The starting point of the beds map has been just the structural information of each bed of all hospitalization units, each one identified to their corresponding floor or building through the building plans and symbols that enables the user to be oriented (Fig. 1).

Figure 1.

This figure displays the beds map of a COVID hospitalization unit.

(0.6MB).

Nowadays, a reduced group of professionals really has been reused only a small amount of data, usually for statistical and research purposes or government requirements. So, there is still a long way to run especially in the clinical management and care processes.

Decisions are needed in real time. Therefore, clinicians are able to turn data in clinical decisions with this tool; data become useful. Changing and challenging clinical situations need to be detected quickly and accurately; anticipation will prevent adverse events.

This tool also enables a link to cost analysis, which in turn can detect early unjustifiable deviations in spending, for instance in antibiotic use.2

Specially in the COVID-19 pandemic, the bed map as a decision support tool has been determinant to be more efficient in bed management, easily and successfully, and became essential for clinicians, nurses and managers.3

We cannot yet provide objective and definitive results of bed map implementation; this will be the reason for future papers, but we have a preliminary analysis about the increasing use of the tool as the pandemic evolved.

We are developing more prospective analysis about its adequacy. However, the real improvement in bed management perceived by clinicians, nurses and managers encourage us to continue the tool development to make easier and quicker the decision processes.

In conclusion, we must valorize the development of our bed map as a decision support tool, specially in the COVID-19 pandemic which has been extremely useful and decisive in a fast and effective way for the daily management of hospital beds and the ICU department.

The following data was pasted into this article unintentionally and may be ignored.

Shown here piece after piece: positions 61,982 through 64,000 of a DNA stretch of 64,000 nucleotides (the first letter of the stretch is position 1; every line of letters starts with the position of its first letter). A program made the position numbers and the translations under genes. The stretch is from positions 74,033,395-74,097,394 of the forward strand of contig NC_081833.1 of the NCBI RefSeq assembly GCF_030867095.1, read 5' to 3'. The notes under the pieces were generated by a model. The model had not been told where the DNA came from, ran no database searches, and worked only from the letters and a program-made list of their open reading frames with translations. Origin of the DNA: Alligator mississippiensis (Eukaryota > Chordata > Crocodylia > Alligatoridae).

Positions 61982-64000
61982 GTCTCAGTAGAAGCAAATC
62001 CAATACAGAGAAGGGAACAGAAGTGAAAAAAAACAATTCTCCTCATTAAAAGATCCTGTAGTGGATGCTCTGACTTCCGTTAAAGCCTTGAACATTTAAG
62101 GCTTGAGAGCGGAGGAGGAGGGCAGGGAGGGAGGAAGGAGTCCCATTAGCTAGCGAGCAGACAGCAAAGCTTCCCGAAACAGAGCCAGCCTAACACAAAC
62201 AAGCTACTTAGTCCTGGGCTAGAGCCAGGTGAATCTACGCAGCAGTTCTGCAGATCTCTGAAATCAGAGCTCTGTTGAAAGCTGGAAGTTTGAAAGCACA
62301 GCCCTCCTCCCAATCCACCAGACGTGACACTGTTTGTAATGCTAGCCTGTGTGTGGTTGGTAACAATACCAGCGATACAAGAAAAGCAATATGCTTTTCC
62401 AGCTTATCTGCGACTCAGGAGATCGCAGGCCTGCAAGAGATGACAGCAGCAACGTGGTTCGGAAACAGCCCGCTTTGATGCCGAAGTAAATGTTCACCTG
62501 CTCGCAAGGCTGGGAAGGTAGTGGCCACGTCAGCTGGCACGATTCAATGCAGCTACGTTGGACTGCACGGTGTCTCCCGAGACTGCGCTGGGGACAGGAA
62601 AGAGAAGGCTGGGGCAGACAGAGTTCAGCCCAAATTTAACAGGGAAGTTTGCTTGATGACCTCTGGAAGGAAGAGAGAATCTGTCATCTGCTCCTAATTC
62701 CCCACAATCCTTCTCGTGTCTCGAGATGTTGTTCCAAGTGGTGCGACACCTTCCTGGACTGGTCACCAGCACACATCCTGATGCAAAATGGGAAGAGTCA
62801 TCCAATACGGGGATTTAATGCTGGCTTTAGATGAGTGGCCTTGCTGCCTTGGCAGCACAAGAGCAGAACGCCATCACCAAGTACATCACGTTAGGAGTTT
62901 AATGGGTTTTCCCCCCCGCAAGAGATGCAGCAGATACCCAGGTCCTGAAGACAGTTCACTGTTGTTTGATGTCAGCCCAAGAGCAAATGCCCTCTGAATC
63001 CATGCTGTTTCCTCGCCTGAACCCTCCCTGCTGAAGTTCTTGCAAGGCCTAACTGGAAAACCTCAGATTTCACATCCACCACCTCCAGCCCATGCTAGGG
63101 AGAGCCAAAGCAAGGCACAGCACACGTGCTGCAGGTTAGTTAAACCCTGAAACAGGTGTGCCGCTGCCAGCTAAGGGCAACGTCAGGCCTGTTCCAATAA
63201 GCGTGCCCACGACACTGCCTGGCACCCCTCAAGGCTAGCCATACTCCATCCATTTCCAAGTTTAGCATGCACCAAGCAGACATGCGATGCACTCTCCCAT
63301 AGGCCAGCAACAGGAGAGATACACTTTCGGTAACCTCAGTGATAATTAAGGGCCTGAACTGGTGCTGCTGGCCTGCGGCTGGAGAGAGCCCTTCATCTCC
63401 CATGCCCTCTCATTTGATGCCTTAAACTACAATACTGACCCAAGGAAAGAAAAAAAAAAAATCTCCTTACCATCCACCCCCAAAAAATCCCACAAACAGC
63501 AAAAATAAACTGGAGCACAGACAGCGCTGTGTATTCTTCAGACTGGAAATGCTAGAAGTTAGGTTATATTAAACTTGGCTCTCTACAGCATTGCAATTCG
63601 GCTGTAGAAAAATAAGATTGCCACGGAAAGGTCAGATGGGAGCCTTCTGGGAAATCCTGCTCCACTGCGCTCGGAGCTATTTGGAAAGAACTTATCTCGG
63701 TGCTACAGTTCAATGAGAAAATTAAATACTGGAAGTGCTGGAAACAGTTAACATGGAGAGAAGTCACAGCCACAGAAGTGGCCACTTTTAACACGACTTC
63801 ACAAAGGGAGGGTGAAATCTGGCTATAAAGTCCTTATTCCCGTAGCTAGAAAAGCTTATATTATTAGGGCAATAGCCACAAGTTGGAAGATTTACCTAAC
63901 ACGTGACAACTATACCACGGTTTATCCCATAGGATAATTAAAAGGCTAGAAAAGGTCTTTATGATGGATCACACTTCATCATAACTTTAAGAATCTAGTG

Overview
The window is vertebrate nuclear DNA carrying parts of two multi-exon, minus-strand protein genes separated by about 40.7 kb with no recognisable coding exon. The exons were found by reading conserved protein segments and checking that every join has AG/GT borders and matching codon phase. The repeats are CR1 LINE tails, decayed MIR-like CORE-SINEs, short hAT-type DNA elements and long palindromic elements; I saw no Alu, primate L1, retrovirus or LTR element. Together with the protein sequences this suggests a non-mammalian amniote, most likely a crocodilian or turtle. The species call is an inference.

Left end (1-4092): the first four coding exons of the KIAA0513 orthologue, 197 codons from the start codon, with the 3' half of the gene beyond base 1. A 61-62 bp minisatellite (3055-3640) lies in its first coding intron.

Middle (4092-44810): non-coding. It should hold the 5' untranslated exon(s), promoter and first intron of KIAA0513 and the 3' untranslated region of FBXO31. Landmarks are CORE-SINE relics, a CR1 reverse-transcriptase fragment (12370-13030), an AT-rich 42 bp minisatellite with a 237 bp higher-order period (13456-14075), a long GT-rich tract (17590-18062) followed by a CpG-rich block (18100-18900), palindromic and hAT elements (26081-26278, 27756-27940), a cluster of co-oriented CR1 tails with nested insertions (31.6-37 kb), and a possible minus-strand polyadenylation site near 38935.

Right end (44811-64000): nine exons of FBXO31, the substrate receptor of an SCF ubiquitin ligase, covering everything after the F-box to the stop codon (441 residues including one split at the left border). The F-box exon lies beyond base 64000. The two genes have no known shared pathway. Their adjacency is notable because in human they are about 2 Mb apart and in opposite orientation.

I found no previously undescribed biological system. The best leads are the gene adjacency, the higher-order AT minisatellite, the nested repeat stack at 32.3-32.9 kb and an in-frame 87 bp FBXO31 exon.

Moreover, we continue with the operational deployment of the tool in other areas such as control of nosocomial infection and antimicrobial therapy, different clinical scales of complexity or the early detection of vital risk.

Our aim is to support professionals of health in their daily work to achieve a true value-based healthcare.

Authors’ contributions

Josep-Maria Ibáñez-Romaguera is the Corresponding Author. All authors contributed to the study conception and design. Data collection and analysis was performed by Ángel Lavado-Cuevas supported by Juan Camacho-del Valle and supervised by Jordi Valls-Soler. The first drafts of the manuscript and the final edition have been written by Josep-Maria Ibáñez-Romaguera and all authors have contributed with their comments. All authors read and approved the final manuscript.

Funding

This research has not received any specific aid from public sector agencies, commercial sector or non-profit entities.

Conflict of interest

None.

References
[1]
D. Ravi, C. Wong, F. Deligianni, M. Berthelot, J. Andreu-Perez, B. Lo, et al.
Deep learning for health informatics.
IEEE J Biomed Health Inform, 21 (2017), pp. 4-21
[2]
A.G. Nicholls, F.R. Young.
Innovative hospital bed management using spatial technology.
Spat Sci Queensl, 2 (2007), pp. 26-30
[3]
E. Dong, H. Du, L. Gardner.
An interactive web-based dashboard to track COVID-19 in real time.
Lancet Infect Dis, 20 (2020), pp. 533-534
Copyright © 2022. FECA